MUSIC REVIEW: IU CONCERT ORCHESTRA, BAKER AND TCHAIKOVSKY
Conductor and players capture nature of music
October 9, 2012
Conductor Arthur Fagen chose the cerebral and the visceral for his program with the Indiana University Concert Orchestra in the Musical Arts Center Sunday evening.
The cerebral was contributed by Claude Baker, the Jacobs School-based composer of always interesting music, this time a piece called “Marchenbilder” or “Fairy-Tale Images.” The visceral, in this case meaning deeply versus crudely emotional, came from Tchaikovsky, his well-known Symphony Number 4. They made for an intriguing combination, particularly because the orchestra, intuitively led by Maestro Fagen, played them both so very well.
Baker wrote “Marchenbilder” on request, in 2005, from Mario Venzago, then music director of the Indianapolis Symphony Orchestra, to commemorate the 75th anniversary of that institution. How ironic that just a few years later, Venzago is long gone from the scene, after squabbles with management, and the orchestra is, at the moment, in crisis mode, with contract negotiations between players and management in increasingly bitter stall. It’s a sad and shameful state of affairs that citizens and leaders in Indianapolis should quickly strive to solve, lest the ISO lose its stature and, quite possibly, its current music director, the talented young Krzysztof Urbanski.
Here in Bloomington, fortunately, we’re getting plenty of orchestral music, and it has been uncommonly good throughout a string of programs this year and season, including Sunday’s. Baker’s composition proved a provocative opener. Instigator Venzago had suggested that the requested composition be designed to partner Schumann’s “Rhenish” Symphony, the Third, at a future planned concert. Baker, in program notes, says he expanded on that request by building a work that compliments all four of Schumann’s symphonies and more.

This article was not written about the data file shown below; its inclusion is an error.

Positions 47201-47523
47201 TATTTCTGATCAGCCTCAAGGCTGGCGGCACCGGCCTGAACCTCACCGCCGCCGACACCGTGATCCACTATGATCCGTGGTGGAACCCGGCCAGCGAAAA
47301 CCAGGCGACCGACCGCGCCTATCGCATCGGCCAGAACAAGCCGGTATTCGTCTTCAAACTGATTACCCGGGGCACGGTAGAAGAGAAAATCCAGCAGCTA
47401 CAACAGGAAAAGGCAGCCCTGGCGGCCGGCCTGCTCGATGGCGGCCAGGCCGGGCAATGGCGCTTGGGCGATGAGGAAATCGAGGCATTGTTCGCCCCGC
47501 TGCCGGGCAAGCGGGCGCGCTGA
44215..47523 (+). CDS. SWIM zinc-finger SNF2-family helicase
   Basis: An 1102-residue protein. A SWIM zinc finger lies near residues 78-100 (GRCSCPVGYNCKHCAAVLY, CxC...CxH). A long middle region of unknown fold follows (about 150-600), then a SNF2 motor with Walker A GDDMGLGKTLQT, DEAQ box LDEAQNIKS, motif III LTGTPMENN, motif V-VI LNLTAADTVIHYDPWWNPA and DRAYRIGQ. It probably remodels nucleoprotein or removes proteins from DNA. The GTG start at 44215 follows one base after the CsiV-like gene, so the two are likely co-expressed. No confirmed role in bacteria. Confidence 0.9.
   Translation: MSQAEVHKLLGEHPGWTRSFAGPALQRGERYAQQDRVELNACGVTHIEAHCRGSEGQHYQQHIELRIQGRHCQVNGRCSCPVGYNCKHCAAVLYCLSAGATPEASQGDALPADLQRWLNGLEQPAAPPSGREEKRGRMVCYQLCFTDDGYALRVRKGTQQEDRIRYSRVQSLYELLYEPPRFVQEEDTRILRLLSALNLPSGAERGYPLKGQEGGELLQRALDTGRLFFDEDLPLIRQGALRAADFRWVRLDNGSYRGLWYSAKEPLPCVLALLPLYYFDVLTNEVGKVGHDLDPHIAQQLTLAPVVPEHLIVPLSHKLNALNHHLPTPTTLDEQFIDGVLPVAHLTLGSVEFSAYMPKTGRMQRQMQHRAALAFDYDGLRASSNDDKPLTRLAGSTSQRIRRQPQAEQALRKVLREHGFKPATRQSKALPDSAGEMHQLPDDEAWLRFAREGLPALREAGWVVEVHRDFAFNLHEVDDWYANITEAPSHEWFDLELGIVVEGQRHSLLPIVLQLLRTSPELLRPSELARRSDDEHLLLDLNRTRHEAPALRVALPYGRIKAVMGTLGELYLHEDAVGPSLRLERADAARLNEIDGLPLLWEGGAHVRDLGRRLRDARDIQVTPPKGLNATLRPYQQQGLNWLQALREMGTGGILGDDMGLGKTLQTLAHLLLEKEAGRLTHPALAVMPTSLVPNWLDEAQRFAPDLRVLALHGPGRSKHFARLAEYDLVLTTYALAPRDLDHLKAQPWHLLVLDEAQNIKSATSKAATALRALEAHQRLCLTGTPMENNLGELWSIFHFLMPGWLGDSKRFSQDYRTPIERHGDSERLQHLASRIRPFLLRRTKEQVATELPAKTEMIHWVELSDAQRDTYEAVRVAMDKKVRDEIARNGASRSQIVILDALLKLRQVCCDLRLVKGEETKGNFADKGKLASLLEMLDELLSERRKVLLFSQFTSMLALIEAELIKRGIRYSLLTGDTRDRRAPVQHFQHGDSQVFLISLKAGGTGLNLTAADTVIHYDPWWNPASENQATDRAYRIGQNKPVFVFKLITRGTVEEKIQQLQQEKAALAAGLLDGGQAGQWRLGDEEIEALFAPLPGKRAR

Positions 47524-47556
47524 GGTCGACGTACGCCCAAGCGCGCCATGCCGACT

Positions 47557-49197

He happens to be a composer who often uses musical quotes, and in “Marchenbilder,” one can hear hints of Schumannesque content and style in brief glimmers of exposition. In addition, he explains, the work’s three movements are meant to honor pieces for viola, including ones by Brahms (the Sonata Opus 120, Number 1) and Berlioz (“Harold in Italy”).
But never mind all that. What matters is Baker has shaped an interesting and sagaciously orchestrated composition, one that speaks subtly versus clamorously, in controlled manner rather than extravagantly. It is contemplative instead of action-filled; the music moves along judiciously. Whatever fairy tales Baker had in mind are of a subdued nature, a touch surreal, a touch mysterious. The music prompts thinking, not emotional release. Fagen and the orchestra gave “Marchenbilder” a properly refined and cleanly articulated reading. Strings and woodwinds, called upon to do the heaviest lifting, lifted nobly.
Tchaikovsky’s verbal explanation for his Fourth Symphony addresses fate, personal despair and loneliness and, in the final movement, offers counsel: that to solve unhappiness, one should forget oneself and indulge in the joys of others. The music, developed not only in movements but segments, weeps and wails and mulls dreamily and dances and struggles and shouts and, ultimately, rejoices. There is no holding back in this score.
Sunday’s performance certainly did not hold back either. Conductor and players captured the febrile nature of the music. In so doing, however, they did not lose sight of boundaries; the structural weavings Tchaikovsky so craftily created remained in place, proportioned and weighed for maximum impact. Form was observed, making the symphony’s excitable substance all the more powerful.